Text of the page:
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what's the timeAlternative form of what time is itRate it:

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when is closing timewhen is closing time?Rate it:

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wrong place at the wrong timeNoun form of in the wrong place at the wrong time.Rate it:

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'tis the seasonIndicating that it is the time of year around Christmas, and that things associated with that time period are happening or likely to happen.Rate it:

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15 minutes of fameA very short time in the spotlight or brief flurry with fame, after which the person or subject involved is quickly forgotten.Rate it:

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a pick-upA female whom frequents venues where males spend their spare time in billiards, drinking, lounging and where she seeks temporary companionship for ulterior motives.Rate it:

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a week from next TuesdaySome unspecified time in the future.Rate it:

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at someone's disposalAvailable to be used at any time and in any way the user sees fit.Rate it:

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avoir la vie dure1. To have a hard time. 2. To have nine lives.Rate it:

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bat five hundredTo be successful half of the time, to have a success rate of 50%.Rate it:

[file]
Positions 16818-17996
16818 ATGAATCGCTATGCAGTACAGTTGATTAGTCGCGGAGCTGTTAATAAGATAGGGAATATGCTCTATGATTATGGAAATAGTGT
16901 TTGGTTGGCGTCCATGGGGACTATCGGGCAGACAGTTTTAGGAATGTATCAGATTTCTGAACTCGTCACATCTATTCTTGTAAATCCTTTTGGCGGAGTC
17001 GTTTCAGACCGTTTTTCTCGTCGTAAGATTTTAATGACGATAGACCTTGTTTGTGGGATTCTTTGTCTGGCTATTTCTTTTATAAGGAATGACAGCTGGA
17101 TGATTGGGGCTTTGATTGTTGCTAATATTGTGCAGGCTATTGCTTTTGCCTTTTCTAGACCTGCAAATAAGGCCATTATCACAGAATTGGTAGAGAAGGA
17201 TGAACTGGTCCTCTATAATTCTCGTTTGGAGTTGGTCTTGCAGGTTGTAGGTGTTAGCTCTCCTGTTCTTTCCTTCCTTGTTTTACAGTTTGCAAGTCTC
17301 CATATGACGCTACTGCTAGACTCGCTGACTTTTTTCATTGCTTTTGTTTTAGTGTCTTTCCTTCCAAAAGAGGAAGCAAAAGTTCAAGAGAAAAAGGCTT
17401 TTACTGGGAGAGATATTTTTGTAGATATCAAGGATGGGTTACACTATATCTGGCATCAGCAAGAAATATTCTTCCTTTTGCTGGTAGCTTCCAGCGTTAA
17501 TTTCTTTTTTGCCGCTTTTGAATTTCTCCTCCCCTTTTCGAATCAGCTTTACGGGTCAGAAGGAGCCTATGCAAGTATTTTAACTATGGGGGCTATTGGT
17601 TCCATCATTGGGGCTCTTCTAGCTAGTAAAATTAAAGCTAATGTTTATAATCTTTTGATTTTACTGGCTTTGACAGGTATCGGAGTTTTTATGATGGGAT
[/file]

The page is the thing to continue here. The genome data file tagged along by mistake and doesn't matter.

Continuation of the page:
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brass ringOne and one half inch diameter iron rings were offered riders on a Carousel by a dispensing device alongside: A Brass Ring was inserted into the dispenser at random. The Carousel Rider who succeeded in snatching the Brass Ring was rewarded A Free Ride upon return to the Operator of the Brass Ring:Rate it:

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chase one's tailTo busily try to perform many tasks or to repeatedly revise one's plans, especially with inefficient use of one's time and limited results.Rate it:

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chew the fatTo chat idly or generally waste time talking.Rate it:

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clock upTo accumulate a large amount of time.Rate it:

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Cool Your HeelsTo wait for a long time due to some problem, influence or effectRate it:

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day and nightAll the time; round the clock; unceasingly.Rate it: